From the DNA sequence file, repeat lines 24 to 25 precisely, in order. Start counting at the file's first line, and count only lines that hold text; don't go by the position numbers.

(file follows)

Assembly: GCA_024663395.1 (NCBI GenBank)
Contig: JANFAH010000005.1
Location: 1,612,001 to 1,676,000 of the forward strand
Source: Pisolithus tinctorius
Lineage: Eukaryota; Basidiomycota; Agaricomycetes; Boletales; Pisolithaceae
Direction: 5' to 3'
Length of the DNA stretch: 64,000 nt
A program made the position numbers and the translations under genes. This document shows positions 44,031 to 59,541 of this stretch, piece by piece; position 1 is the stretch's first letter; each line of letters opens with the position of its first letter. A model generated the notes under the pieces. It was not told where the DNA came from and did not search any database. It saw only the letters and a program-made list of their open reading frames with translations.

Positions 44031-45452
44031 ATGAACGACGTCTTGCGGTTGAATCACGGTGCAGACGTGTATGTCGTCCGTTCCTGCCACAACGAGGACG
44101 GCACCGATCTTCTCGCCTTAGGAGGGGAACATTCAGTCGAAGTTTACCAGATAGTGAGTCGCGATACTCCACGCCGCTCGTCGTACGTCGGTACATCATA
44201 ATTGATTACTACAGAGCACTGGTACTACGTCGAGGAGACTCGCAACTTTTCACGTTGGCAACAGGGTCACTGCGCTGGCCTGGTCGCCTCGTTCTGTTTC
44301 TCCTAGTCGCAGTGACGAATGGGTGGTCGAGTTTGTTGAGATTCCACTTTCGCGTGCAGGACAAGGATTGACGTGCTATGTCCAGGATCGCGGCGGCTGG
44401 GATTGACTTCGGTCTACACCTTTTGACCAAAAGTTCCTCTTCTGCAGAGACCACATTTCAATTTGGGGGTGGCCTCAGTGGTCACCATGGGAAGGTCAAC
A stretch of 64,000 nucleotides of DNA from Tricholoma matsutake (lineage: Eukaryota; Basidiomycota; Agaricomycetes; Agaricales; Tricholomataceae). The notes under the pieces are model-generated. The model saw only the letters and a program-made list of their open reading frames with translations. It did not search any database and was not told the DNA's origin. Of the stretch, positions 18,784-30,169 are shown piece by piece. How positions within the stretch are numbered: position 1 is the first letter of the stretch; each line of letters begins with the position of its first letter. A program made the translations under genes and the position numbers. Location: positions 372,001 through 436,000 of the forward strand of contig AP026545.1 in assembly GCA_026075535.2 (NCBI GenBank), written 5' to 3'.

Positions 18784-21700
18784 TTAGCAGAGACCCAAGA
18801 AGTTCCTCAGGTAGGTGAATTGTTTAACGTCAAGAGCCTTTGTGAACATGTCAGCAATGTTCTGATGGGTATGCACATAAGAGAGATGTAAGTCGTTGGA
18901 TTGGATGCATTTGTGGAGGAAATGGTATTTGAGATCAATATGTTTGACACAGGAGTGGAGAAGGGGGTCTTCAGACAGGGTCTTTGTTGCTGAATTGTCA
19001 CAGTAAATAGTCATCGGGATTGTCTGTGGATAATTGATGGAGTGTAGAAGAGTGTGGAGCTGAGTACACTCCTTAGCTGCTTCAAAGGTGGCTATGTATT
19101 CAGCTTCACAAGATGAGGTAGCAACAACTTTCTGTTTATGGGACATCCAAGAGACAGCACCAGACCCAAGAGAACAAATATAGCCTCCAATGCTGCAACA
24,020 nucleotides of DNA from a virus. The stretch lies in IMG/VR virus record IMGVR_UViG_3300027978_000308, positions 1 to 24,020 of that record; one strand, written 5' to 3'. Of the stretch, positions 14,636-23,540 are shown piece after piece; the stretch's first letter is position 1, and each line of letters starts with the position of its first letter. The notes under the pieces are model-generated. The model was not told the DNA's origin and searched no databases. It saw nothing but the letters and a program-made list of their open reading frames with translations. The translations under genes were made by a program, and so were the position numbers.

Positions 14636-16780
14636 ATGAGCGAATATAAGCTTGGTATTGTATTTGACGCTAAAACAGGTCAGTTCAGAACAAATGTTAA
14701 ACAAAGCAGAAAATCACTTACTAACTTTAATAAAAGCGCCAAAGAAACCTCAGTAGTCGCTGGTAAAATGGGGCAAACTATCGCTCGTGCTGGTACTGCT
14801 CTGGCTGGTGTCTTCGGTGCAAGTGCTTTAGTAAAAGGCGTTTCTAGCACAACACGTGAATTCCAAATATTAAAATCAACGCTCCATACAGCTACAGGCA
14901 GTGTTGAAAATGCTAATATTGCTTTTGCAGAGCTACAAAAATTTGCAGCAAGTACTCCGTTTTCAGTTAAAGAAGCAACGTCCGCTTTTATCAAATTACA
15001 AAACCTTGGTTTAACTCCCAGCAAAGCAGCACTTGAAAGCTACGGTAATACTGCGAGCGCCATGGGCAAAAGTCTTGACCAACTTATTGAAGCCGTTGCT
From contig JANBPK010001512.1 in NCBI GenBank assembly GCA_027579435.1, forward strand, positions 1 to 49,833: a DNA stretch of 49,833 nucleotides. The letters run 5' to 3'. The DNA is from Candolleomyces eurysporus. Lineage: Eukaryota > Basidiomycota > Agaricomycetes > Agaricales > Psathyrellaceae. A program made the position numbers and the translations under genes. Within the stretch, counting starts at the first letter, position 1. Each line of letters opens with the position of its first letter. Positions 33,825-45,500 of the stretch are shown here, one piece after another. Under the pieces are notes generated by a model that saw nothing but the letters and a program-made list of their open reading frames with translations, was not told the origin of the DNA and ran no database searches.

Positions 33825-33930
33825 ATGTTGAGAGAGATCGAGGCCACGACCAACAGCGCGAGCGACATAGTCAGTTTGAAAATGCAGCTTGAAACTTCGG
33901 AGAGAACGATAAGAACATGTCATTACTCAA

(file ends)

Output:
14636 ATGAGCGAATATAAGCTTGGTATTGTATTTGACGCTAAAACAGGTCAGTTCAGAACAAATGTTAA
14701 ACAAAGCAGAAAATCACTTACTAACTTTAATAAAAGCGCCAAAGAAACCTCAGTAGTCGCTGGTAAAATGGGGCAAACTATCGCTCGTGCTGGTACTGCT